If you would like to pressure the government to honor the initial dates of filing, released on September 9th, we invite you to sign the White House petition by clicking here. We must hold the government accountable for their actions by advocating for the restoration of the initial dates of filing. With the release of the October Visa Bulletin, the DOS introduced a dual chart system for the first time in history which included a new ‘date of filing’ chart. The new date of filing chart would have allowed thousands of foreign nationals to file their adjustment of status and employment authorization applications, before a visa became available to them. This action was made by the DOS in an effort to modernize and streamline our immigration system as part of President Obama’s Executive Actions on Immigration announced on November 20th of last year. Due to the recent drastic changes that have been made to the date of filing chart, we encourage you to become involved by signing the petition or writing to your local Congressman/Congresswoman. Thousands of foreign workers and family members of foreign nationals have been impacted by the recent changes, given that the majority of applicants who would have been eligible to file for their green card applications and employment authorization cards, will no longer be able to do so. They must continue to wait until their priority date becomes current on the date of filing chart.

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On September 9th the Department of State and USCIS jointly announced new procedures that will allow family-based and employment-based applicants stuck in immigrant visa backlogs to apply for an immigrant visa (adjustment of status) before their priority date becomes current and an immigrant visa becomes immediately available to them. These new procedures will be implemented beginning October 1, 2015 as part of President Barack Obama’s executive actions on immigration with the purpose of modernizing and streamlining our legal immigration system for the 21st century. These new changes were introduced in the October Visa Bulletin.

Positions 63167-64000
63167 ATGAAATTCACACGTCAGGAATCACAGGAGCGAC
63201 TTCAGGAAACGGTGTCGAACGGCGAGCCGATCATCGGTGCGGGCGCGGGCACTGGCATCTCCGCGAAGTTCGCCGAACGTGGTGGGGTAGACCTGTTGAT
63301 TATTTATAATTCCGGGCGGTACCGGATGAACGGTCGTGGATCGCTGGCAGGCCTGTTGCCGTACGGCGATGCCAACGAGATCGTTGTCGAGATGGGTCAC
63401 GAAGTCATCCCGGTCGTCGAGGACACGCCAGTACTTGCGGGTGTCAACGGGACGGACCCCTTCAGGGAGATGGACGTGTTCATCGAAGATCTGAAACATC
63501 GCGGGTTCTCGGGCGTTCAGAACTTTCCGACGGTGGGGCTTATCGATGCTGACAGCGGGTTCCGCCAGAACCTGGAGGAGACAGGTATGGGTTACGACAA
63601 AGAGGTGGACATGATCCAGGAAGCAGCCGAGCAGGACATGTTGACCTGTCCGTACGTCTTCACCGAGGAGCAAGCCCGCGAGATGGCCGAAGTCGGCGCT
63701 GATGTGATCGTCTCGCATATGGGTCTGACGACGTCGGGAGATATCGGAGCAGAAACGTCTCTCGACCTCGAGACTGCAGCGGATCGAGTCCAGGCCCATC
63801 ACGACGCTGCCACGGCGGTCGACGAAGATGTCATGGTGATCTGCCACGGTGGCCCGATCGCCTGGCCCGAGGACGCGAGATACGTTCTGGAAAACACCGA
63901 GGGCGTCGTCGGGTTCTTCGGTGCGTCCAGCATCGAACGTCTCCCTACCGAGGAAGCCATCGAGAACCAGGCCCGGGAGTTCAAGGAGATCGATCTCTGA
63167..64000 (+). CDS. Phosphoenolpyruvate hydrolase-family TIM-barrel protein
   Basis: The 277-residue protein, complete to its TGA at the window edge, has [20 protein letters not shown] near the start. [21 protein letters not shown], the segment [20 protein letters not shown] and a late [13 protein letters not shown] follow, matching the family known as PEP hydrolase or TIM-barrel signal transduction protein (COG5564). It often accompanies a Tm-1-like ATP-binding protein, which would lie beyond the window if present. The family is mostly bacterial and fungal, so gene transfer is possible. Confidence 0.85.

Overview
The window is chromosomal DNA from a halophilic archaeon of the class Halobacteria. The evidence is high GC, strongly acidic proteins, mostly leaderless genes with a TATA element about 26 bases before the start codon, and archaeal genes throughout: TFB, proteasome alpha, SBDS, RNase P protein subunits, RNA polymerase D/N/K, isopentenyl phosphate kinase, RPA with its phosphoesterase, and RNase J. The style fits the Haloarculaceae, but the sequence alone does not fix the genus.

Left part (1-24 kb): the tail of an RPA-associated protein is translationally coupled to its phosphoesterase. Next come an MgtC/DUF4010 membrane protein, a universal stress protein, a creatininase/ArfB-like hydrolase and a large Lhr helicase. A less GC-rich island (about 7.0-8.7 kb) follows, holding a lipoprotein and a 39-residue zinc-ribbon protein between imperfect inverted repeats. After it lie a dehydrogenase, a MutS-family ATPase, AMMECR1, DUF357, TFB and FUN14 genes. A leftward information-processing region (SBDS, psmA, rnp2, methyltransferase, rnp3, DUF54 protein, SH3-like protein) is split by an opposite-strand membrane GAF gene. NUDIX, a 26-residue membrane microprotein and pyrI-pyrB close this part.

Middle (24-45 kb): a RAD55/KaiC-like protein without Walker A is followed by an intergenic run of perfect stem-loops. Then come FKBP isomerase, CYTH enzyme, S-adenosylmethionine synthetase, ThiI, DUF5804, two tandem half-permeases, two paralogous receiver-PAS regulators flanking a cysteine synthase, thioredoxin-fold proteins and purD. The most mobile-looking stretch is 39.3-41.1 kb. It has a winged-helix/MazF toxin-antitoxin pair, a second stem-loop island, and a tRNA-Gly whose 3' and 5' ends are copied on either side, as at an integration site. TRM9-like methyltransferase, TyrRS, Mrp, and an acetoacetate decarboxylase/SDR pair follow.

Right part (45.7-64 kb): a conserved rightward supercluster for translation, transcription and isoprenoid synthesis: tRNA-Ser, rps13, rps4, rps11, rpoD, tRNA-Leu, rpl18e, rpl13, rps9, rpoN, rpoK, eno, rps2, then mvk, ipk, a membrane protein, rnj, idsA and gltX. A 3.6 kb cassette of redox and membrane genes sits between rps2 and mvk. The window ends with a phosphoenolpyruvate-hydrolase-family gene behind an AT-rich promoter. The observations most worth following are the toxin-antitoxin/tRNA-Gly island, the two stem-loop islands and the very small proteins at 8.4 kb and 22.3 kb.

What is the Visa Bulletin?

The Department of State publishes a monthly report of visa availability known as the ‘Visa Bulletin.’ The Visa Bulletin is essentially a guide to be used by applicants and consular officials denoting visa availability for the issuance of visas at consulates and embassies worldwide. USCIS utilizes the Visa Bulletin to determine whether Form I-485, Application to Register Permanent Residence or Adjust Status, can be accepted for filing and processing. In order to file Form I-485 a prospective immigrant must determine whether a visa is available to them at the time the Form I-485 is filed and at the time Form I-485 is approved. The Department of State and Department of Homeland Security work together to revise the Visa Bulletin on a monthly basis estimating immigrant visa availability for prospective adjustment of status applicants. The DOS allocates available visas by providing visa numbers according to the prospective immigrant’s preference category, country of birth and priority date. This allows distribution of visas for all preference categories. A prospective immigrant’s priority date can be found on Form I-797 Notice of Action or ‘Receipt Notice’ for the petition filed on the applicant’s behalf.

What is a Priority Date?

A priority date is generally defined as the “date when your relative or employer properly filed the immigrant visa petition on your behalf with USCIS.”  For employment-based petitions, “if a labor certification is required to be filed with your immigrant visa petition, the priority date is the date the labor certification application was accepted for processing by the Department of Labor.”